News

Ming Wu receives IEEE Photonics Society William Streifer Scientific Achievement Award

Prof. Ming Wu has been named recipient of the IEEE Photonics Society 2016 William Streifer Scientific Achievement Award. This award recognizes an exceptional scientific contribution that has had significant impact in the field of lasers and electro-optics. Prof. Wu is being recognized for his pioneering contributions in micro-opto-electro-mechanical systems (MOEMS). Prof. Wu invented "optoelectronic tweezers" (OETs), which use projected optical images to dynamically create conductive regions which in turn produce local dielectrophoretic forces that can trap biological cells. OET-based systems can be used to select, manipulate, and analyze thousands of individual cells in parallel. They are being used today for antibody discovery, cell-line development, and single-cell genomics.

Ron Fearing sees insects as inspiration for a special breed of robots

The research of Prof. Ron Fearing and Mechanical Engineering graduate student Carlos Casarez on cooperative step climbing is featured on the NSF Engineering Discoveries website in an article titled “Roach-like robots run, climb and communicate with people”. Since the 1990’s, Prof. Fearing has been developing biomimetic robots capable or remarkable feats of speed and maneuverability.

Rikky Muller, Ken Goldberg, and Anca Dragan create machines with the intelligence to work more effectively with humans

Assistant Prof. Rikky Muller, Prof. Ken Goldberg, and Assistant Prof. Anca Dragan are featured in a Berkeley Engineer article describing their research into how machines and humans come into physical contact, behave independently and interact with one another, with the common goal of creating machines with the intelligence to better serve and work with human beings.

Stuart Russell contemplates AI's effect on our future

CS Professor Stuart Russell is featured in a Voice of America article in which he discusses how developments in artificial intelligence may impact global manufacturing, agriculture, business services, the financial industry, health care, and weaponry. "If we are going to make systems that are going to be more intelligent than us, it’s absolutely essential for us to understand how to absolutely guarantee that they only do things that we are happy with," he says.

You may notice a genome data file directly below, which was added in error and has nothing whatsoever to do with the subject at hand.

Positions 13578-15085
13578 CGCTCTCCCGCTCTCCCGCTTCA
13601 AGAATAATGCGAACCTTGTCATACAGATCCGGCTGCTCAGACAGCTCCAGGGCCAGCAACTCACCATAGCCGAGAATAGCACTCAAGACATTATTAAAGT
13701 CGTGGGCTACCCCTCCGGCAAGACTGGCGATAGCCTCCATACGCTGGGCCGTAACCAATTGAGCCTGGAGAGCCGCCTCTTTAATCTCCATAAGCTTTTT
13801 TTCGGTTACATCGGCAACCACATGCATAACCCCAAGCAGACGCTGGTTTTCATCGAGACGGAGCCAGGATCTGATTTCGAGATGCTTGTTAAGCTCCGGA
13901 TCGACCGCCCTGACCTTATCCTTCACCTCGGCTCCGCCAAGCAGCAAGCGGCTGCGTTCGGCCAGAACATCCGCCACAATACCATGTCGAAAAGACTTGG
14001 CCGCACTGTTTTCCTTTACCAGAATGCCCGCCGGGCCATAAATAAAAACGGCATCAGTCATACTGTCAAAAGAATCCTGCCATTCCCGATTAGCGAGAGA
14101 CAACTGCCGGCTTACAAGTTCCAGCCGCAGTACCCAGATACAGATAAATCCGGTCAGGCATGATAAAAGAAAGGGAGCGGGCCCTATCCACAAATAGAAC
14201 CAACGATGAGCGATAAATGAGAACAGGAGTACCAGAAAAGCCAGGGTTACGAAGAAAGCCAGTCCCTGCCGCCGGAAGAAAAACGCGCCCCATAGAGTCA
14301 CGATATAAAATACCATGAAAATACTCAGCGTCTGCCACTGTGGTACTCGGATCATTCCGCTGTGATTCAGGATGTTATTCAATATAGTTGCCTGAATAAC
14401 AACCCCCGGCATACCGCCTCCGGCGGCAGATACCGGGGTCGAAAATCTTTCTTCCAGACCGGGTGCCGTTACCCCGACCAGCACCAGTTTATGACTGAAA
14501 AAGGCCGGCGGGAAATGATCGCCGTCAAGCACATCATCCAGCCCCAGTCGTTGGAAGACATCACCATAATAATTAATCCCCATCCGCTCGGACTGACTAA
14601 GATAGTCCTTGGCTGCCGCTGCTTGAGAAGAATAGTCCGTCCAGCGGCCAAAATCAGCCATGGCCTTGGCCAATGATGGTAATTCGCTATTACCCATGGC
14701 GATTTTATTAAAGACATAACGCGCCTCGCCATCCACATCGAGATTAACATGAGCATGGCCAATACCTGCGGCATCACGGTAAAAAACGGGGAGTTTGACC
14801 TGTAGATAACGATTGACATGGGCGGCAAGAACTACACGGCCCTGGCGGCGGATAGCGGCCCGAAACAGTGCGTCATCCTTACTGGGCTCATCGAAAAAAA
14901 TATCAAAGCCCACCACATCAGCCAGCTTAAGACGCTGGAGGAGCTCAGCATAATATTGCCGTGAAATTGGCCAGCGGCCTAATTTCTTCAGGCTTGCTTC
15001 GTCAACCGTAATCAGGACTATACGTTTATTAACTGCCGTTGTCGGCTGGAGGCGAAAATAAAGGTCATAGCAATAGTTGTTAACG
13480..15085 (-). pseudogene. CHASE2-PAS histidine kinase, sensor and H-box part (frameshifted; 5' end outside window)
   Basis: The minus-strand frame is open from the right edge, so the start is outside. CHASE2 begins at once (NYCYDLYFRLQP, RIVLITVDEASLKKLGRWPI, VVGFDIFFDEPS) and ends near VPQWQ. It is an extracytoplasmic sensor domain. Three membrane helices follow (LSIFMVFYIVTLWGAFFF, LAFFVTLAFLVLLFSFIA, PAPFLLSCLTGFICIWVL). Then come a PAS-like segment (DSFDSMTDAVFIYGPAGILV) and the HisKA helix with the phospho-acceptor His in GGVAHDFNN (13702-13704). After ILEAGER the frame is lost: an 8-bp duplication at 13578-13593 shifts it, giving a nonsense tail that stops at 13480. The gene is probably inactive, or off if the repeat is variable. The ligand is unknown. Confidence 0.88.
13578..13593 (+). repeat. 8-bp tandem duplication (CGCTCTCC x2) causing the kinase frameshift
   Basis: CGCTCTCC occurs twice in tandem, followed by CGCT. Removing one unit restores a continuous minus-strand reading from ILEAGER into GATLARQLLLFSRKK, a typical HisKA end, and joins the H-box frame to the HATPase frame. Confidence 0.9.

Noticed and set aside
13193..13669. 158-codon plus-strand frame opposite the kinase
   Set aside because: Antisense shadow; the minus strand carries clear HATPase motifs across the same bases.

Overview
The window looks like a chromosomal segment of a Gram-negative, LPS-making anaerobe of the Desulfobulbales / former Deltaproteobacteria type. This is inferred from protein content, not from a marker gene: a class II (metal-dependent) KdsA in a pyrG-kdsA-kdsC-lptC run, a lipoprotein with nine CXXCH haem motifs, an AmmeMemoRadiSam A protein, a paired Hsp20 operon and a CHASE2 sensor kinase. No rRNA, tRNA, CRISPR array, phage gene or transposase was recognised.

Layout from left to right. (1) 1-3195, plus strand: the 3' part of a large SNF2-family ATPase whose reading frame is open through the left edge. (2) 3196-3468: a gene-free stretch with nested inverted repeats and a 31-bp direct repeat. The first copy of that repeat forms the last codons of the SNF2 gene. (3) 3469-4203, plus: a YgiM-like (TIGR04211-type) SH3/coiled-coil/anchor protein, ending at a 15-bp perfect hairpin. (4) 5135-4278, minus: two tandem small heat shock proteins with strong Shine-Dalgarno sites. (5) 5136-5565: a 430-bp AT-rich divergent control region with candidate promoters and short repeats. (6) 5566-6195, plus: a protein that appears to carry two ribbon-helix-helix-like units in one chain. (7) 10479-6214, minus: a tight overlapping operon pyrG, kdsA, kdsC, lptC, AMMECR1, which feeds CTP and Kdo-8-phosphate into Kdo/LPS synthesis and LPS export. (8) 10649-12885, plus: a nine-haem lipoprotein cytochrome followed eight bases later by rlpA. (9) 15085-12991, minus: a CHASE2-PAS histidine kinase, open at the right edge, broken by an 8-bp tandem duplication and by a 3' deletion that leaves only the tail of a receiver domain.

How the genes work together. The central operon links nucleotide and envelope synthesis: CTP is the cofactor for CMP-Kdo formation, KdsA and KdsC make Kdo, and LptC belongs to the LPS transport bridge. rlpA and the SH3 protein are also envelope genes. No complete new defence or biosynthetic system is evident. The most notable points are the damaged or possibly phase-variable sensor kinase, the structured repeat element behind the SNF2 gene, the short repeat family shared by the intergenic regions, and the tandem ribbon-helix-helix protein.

Julian Shun Wins ACM Doctoral Dissertation Award

CS post-doctoral researcher Julian Shun has won the ACM Doctoral Dissertation Award for his dissertation "Shared-Memory Parallelism Can Be Simple, Fast, and Scalable." This award is presented annually to the author of the best doctoral dissertation in computer science and engineering.

AMPLab singled out as successful collaborative lab model

The AMP (Algorithms, Machines and People) Lab was featured in the NEA Venture Capital Firm’s blog by Peter Sonsini, in a post titled "Veriflow: The next great startup with Cal connections”. Veriflow is the 3rd and latest EECS UC Berkeley startup to join the NEA portfolio. The successes surrounding Cal’s computer science program stem from the uniqueness of its “lab” model--the open and collaborative project-based approach that focuses on specific objectives over a specific period of time.

Matthias Vallentin and Colin Scott recognized at Microsoft Research Student Summit

Microsoft Research brought together top-notch computer science PhD student researchers who are about to embark on their careers with researchers and engineers who have proven research and technology impact for the 2-day Student Summit on Mobility, Systems, and Networking. During the summit, students presented their work to an ideal audience--their academic peers and a small group of Corporate Vice President-nominated engineers and researchers from Microsoft’s worldwide labs. Out of the 4 students recognized in the “Best Of” competition, two are from Berkeley EECS: Matthias Vallentin won Best Poster and Colin Scott received Honorable Mention.

Paper by David Culler, Joseph Polastre, Jason Hill Receives SIGMOD Test of Time Award

The paper by Prof. David Culler and former students Joseph Polastre and Jason Hill titled “Versatile low power media access for wireless sensor networks", in the Proceedings of the 2nd international Conference on Embedded Networked Sensor Systems has been selected as a winner of the inaugural SIGMOBILE Test of Time award for 2016. The Berkeley MAC (B-MAC) was a pioneering contribution to media access control in TinyOS-based wireless sensor networks. B-MAC and its underlying low-power listening principle became a facto standard in sensor networks. It plays a lasting role in the development of new low power wireless technologies such as IoT.

Zack Phillips and Michael Chen win 2016 Qualcomm Innovation Fellowship

EECS graduate students Zack Phillips and Michael Chen, who work with Prof. Laura Waller in the Computational Imaging Lab, have been selected to receive a 2016 Qualcomm Innovation Fellowship. They will receive $100k over one year to build a novel new computational illumination microscope attachment for cheap and easy biological microscopy in a portable device.